The 2007 National Energy Policy supports the diversification and increase of energy sources, mainly through renewable energy such as hydroelectricity, geothermal, solar, wind power and biofuels (as well as mineral coal and natural gas). Besides hydroelectricity and geothermal energy, the government foresees the addition of 50 MW of renewable generation in the next 10 years in the form of wind power, solar power, biomass and mini-hydroelectric plants. [2]

In November 2007, El Salvador approved the Fiscal Incentives Law for the Promotion of Renewable Energy. This new legal framework includes incentives such as a 10-year tax exemption for projects below 10 MW of generation capacity. [9] A new System for the Promotion of Renewable Energy (SIFER) contemplates the creation of a Revolving Fund for the Promotion of Renewable Energy (FOFER) that would provide soft loans and guarantees and assist in the financing of feasibility studies for new projects. [10]


15 de Septiembre Hydroelectric dam over the Rio Lempa Rio Lempa Presa Enero 2011.jpg
15 de Septiembre Hydroelectric dam over the Rio Lempa

Currently, hydroelectric plants account only for 36% of the electricity produced in El Salvador. The public company CEL (Comisión Hidroeléctrica del Río Lempa) owns and operates 97% of the capacity. [1] The four hydroelectric plants in El Salvador are: 5 de Noviembre (81.4 MW), Guajoyo (15MW), Cerrón Grande (135 MW), and 15 de Septiembre (156.3 MW), all of them on the Lempa River. [3]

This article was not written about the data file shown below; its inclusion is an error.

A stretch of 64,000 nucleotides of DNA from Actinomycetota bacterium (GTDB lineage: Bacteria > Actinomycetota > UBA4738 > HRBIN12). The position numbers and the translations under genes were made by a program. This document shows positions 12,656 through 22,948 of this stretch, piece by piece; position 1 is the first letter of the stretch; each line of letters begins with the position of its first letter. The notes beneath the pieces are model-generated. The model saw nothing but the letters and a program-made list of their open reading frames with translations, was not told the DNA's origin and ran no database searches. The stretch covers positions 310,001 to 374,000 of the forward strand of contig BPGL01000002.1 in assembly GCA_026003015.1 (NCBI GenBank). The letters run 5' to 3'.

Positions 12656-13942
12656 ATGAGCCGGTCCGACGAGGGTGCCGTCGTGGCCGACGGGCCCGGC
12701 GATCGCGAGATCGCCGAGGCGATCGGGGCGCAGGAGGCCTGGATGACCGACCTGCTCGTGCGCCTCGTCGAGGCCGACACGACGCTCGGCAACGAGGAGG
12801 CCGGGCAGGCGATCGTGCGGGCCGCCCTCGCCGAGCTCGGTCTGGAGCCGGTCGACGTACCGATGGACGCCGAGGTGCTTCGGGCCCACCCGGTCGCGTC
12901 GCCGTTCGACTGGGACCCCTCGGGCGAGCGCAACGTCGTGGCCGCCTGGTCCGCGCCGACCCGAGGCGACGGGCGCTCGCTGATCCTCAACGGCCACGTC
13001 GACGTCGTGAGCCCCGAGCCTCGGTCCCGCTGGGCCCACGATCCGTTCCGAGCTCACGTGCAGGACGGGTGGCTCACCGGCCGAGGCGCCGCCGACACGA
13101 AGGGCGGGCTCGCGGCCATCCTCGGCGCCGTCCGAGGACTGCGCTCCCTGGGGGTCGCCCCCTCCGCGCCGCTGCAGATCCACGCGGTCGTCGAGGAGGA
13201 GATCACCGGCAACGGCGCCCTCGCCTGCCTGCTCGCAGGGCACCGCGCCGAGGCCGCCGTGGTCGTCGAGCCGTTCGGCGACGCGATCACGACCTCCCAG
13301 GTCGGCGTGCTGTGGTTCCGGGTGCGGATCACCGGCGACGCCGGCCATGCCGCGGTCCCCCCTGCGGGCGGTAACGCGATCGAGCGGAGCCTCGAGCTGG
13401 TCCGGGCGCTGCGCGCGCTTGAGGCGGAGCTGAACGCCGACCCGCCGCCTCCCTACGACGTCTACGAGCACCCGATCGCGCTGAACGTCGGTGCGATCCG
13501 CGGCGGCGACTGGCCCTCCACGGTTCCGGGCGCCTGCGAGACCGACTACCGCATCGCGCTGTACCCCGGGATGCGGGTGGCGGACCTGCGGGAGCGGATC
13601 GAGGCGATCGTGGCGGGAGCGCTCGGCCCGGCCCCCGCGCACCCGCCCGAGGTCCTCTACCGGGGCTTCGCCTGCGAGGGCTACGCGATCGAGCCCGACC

In this sector, the projects currently underway are:

This expansion of the hydroelectric capacity would add 351 MW to the system in the next 5 years, a 76% increase in current capacity. In addition, if the bi-national projects El Tigre (in the Lempa River) and El Jobo and Piedra de Toro (in the Paz River) with Honduras and Guatemala were carried out, 488 MW of additional capacity would be added to the generation system. [2]


El Salvador's wind potential is currently being studied by Comisión Hidroeléctrica del Río Lempa (CEL) and the Finnish Meteorological Institute (FMI). [2]


A solar map of the country is also under development. [2]


Currently, there are two geothermal facilities in operation in El Salvador, the 95 MW Ahuachapan, and the 66 MW Berlin plant. Majority state-owned power company LaGeo, formerly Gesal, operates the two plants. LaGeo is currently expanding the two existing geothermal plants, as well as conducting a feasibility study for a third plant, Cuyanausul. It is expected that the three projects add 64 MW of installed electric generation capacity by 2007. [11]